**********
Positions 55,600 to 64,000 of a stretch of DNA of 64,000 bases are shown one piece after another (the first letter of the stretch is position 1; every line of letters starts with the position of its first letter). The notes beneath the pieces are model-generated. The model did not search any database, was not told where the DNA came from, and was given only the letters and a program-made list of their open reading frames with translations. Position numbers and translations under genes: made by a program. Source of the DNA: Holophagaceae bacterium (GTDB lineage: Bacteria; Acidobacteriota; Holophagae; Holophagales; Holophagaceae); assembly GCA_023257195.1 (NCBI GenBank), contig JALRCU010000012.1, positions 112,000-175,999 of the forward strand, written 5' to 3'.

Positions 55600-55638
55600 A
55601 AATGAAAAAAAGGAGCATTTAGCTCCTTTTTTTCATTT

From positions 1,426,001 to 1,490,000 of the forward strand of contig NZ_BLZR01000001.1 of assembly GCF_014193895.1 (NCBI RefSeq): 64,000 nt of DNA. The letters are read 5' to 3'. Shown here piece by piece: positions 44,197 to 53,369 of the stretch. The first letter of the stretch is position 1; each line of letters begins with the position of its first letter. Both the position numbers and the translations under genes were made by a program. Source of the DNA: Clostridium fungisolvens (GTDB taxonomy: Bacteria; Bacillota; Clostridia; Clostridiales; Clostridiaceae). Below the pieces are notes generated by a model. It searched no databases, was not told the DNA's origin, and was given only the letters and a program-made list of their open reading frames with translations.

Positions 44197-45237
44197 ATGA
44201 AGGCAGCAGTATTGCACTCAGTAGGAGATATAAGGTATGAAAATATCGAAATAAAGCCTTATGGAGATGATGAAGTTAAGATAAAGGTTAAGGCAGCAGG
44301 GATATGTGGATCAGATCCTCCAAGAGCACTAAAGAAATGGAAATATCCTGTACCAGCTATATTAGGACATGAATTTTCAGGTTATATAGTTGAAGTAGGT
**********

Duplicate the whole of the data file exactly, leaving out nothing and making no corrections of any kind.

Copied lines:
Positions 55,600 to 64,000 of a stretch of DNA of 64,000 bases are shown one piece after another (the first letter of the stretch is position 1; every line of letters starts with the position of its first letter). The notes beneath the pieces are model-generated. The model did not search any database, was not told where the DNA came from, and was given only the letters and a program-made list of their open reading frames with translations. Position numbers and translations under genes: made by a program. Source of the DNA: Holophagaceae bacterium (GTDB lineage: Bacteria; Acidobacteriota; Holophagae; Holophagales; Holophagaceae); assembly GCA_023257195.1 (NCBI GenBank), contig JALRCU010000012.1, positions 112,000-175,999 of the forward strand, written 5' to 3'.

Positions 55600-55638
55600 A
55601 AATGAAAAAAAGGAGCATTTAGCTCCTTTTTTTCATTT

From positions 1,426,001 to 1,490,000 of the forward strand of contig NZ_BLZR01000001.1 of assembly GCF_014193895.1 (NCBI RefSeq): 64,000 nt of DNA. The letters are read 5' to 3'. Shown here piece by piece: positions 44,197 to 53,369 of the stretch. The first letter of the stretch is position 1; each line of letters begins with the position of its first letter. Both the position numbers and the translations under genes were made by a program. Source of the DNA: Clostridium fungisolvens (GTDB taxonomy: Bacteria; Bacillota; Clostridia; Clostridiales; Clostridiaceae). Below the pieces are notes generated by a model. It searched no databases, was not told the DNA's origin, and was given only the letters and a program-made list of their open reading frames with translations.

Positions 44197-45237
44197 ATGA
44201 AGGCAGCAGTATTGCACTCAGTAGGAGATATAAGGTATGAAAATATCGAAATAAAGCCTTATGGAGATGATGAAGTTAAGATAAAGGTTAAGGCAGCAGG
44301 GATATGTGGATCAGATCCTCCAAGAGCACTAAAGAAATGGAAATATCCTGTACCAGCTATATTAGGACATGAATTTTCAGGTTATATAGTTGAAGTAGGT